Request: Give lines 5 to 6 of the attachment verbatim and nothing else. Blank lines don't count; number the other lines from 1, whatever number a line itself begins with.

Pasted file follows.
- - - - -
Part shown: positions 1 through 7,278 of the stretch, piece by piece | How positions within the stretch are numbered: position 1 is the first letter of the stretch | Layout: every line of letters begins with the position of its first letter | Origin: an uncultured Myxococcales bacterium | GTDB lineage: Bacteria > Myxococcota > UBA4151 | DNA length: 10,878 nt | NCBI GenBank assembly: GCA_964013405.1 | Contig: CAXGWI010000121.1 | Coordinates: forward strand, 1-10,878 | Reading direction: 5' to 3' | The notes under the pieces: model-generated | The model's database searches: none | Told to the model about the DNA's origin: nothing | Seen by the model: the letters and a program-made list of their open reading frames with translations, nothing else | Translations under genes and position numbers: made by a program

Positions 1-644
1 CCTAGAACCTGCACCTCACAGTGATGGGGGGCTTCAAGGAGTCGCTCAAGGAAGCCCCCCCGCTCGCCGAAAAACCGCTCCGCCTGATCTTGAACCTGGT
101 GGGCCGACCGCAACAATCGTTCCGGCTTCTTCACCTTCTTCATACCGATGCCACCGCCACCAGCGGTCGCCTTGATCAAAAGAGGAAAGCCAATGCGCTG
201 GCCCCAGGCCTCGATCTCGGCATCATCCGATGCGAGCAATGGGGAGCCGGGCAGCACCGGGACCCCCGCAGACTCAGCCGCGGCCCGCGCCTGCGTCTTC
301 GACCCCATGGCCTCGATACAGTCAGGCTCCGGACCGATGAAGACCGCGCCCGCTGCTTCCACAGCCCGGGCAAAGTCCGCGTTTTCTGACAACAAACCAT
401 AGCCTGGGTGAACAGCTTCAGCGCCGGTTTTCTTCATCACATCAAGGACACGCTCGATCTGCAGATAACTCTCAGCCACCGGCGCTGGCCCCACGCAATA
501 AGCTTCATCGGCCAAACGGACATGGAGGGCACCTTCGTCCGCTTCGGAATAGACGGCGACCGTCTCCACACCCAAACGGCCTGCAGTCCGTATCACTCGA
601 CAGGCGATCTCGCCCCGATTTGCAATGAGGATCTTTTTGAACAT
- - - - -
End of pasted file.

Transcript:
201 GCCCCAGGCCTCGATCTCGGCATCATCCGATGCGAGCAATGGGGAGCCGGGCAGCACCGGGACCCCCGCAGACTCAGCCGCGGCCCGCGCCTGCGTCTTC
301 GACCCCATGGCCTCGATACAGTCAGGCTCCGGACCGATGAAGACCGCGCCCGCTGCTTCCACAGCCCGGGCAAAGTCCGCGTTTTCTGACAACAAACCAT